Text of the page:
The puzzle is easily solved: there is no “i” sound in mangia, it is just a graphic device for denoting the palatal pronunciation of “g”, like in gelato. So, apart from the different vowel following it, the sound is the same /ʤ/.
It's the same for “c”: the palatal pronunciation is denoted by inserting an “i” before “a”, ”o” or “u”: goccia (drop), gancio (hook), ciuco (donkey).
To the contrary, the “hard” sound is denoted by inserting an “h” before “e” and “i”: che (conjunction or pronoun), chi (who), alghe (seeweed), ghiro (dormouse).
So the verb mangiare has no “i” in its root; indeed the future tense is mangerò, mangerai, because there's no need to denote the palatal pronunciation.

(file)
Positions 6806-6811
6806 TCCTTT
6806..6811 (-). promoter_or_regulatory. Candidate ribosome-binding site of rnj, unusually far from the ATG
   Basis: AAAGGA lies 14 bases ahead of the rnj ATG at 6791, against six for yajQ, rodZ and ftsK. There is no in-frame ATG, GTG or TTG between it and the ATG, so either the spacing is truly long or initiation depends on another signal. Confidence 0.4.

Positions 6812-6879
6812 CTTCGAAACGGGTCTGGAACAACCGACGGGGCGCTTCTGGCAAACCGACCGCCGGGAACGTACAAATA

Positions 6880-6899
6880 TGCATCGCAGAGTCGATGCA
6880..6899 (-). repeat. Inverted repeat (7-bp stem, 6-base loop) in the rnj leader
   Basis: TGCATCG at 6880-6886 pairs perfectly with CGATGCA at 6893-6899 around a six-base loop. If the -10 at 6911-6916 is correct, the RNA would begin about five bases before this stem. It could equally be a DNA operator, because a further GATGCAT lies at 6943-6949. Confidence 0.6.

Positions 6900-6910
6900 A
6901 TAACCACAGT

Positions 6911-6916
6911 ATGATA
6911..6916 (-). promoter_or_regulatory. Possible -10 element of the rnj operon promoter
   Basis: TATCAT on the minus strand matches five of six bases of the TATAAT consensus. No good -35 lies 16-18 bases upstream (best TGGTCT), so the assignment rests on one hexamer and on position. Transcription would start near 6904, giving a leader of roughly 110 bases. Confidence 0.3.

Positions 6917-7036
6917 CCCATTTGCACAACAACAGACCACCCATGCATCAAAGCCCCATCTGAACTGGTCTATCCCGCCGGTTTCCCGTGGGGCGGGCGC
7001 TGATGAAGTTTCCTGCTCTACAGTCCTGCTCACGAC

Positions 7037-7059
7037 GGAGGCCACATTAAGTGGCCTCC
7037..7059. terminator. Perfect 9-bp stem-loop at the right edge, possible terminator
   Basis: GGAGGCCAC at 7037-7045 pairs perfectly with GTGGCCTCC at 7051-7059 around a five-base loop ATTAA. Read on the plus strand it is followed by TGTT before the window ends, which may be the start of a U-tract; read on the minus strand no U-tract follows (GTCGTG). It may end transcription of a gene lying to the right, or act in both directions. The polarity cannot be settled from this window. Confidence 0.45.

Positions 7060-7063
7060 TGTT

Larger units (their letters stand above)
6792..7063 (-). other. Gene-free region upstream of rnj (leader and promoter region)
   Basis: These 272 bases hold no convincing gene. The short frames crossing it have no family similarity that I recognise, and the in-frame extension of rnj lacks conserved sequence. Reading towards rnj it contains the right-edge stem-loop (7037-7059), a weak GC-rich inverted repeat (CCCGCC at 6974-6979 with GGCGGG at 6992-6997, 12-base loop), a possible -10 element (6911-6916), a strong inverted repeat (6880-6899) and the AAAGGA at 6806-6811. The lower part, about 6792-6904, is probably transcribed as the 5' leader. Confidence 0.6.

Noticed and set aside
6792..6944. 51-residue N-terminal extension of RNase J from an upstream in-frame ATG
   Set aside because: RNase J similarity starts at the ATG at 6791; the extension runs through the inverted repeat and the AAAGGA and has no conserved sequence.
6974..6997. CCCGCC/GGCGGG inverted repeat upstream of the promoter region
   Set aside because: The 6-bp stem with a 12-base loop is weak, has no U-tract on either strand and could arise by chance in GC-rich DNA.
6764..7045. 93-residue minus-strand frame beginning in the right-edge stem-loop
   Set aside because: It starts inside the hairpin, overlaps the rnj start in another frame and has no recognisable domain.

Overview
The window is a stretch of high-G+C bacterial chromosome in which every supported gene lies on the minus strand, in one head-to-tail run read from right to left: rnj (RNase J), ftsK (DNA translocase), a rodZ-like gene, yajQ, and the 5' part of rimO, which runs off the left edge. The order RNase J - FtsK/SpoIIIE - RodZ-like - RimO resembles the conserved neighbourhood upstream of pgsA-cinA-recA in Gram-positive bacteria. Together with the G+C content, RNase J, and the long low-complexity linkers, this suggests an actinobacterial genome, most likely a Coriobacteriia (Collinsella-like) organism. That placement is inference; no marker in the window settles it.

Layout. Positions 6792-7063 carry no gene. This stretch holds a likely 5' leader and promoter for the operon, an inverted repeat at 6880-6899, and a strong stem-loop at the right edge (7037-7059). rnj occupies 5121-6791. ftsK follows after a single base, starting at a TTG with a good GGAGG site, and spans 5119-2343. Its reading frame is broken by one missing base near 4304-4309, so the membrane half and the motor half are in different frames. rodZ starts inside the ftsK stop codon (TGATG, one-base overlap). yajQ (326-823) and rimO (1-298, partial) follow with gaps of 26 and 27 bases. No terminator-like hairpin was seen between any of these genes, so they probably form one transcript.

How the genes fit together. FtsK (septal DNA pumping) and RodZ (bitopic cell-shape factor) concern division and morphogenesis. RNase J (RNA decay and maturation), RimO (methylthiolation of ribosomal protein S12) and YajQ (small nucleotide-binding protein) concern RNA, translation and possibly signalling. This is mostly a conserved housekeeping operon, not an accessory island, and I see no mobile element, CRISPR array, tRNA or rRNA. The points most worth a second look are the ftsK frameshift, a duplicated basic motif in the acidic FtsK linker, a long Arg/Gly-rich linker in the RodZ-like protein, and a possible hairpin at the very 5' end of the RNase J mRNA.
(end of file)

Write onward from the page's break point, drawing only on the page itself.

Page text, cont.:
Sometimes, however, for etymological reasons (but the real reason is some imposition by grammarians), the “i” is preserved; it's the case of plurals, so camicia (shirt) becomes camicie and ciliegia (cherry) becomes ciliegie. In both cases the “i” still has no sound.
The case of cielo (sky) and cieco (blind) is a bit different: ancient Italian (Tuscan) pronounced this “i”; it's still heard in southern Italian speakers.
In some words, though, the “i” sound is present and it is tonic, like farmacia (apothecary) or genealogia. Of course, in this case, it is pronounced with palatal sound.
A curious case are the adverbs già and giù where there is no diphthong (/ʤa/ and /ʤu/), but they're written with an accent in analogy with più.